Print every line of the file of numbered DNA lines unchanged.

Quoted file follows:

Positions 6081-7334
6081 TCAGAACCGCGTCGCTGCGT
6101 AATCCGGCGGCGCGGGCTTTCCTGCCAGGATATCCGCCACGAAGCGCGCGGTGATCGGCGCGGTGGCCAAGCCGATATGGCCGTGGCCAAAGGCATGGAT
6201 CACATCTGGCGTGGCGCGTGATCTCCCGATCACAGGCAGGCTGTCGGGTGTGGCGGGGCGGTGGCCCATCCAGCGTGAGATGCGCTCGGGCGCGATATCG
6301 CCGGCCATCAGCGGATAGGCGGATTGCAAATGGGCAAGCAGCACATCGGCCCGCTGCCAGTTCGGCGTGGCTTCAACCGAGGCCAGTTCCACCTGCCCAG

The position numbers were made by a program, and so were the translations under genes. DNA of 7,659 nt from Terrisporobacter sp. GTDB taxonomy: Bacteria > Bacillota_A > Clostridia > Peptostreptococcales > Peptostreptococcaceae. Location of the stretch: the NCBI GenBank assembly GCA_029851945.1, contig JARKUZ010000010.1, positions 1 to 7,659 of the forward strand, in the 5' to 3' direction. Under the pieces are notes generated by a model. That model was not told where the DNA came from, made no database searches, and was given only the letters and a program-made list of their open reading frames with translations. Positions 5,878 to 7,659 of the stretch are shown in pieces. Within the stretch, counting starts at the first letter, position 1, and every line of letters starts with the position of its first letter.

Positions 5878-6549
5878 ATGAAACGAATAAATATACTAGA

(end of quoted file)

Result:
Positions 6081-7334
6081 TCAGAACCGCGTCGCTGCGT
6101 AATCCGGCGGCGCGGGCTTTCCTGCCAGGATATCCGCCACGAAGCGCGCGGTGATCGGCGCGGTGGCCAAGCCGATATGGCCGTGGCCAAAGGCATGGAT
6201 CACATCTGGCGTGGCGCGTGATCTCCCGATCACAGGCAGGCTGTCGGGTGTGGCGGGGCGGTGGCCCATCCAGCGTGAGATGCGCTCGGGCGCGATATCG
6301 CCGGCCATCAGCGGATAGGCGGATTGCAAATGGGCAAGCAGCACATCGGCCCGCTGCCAGTTCGGCGTGGCTTCAACCGAGGCCAGTTCCACCTGCCCAG

The position numbers were made by a program, and so were the translations under genes. DNA of 7,659 nt from Terrisporobacter sp. GTDB taxonomy: Bacteria > Bacillota_A > Clostridia > Peptostreptococcales > Peptostreptococcaceae. Location of the stretch: the NCBI GenBank assembly GCA_029851945.1, contig JARKUZ010000010.1, positions 1 to 7,659 of the forward strand, in the 5' to 3' direction. Under the pieces are notes generated by a model. That model was not told where the DNA came from, made no database searches, and was given only the letters and a program-made list of their open reading frames with translations. Positions 5,878 to 7,659 of the stretch are shown in pieces. Within the stretch, counting starts at the first letter, position 1, and every line of letters starts with the position of its first letter.

Positions 5878-6549
5878 ATGAAACGAATAAATATACTAGA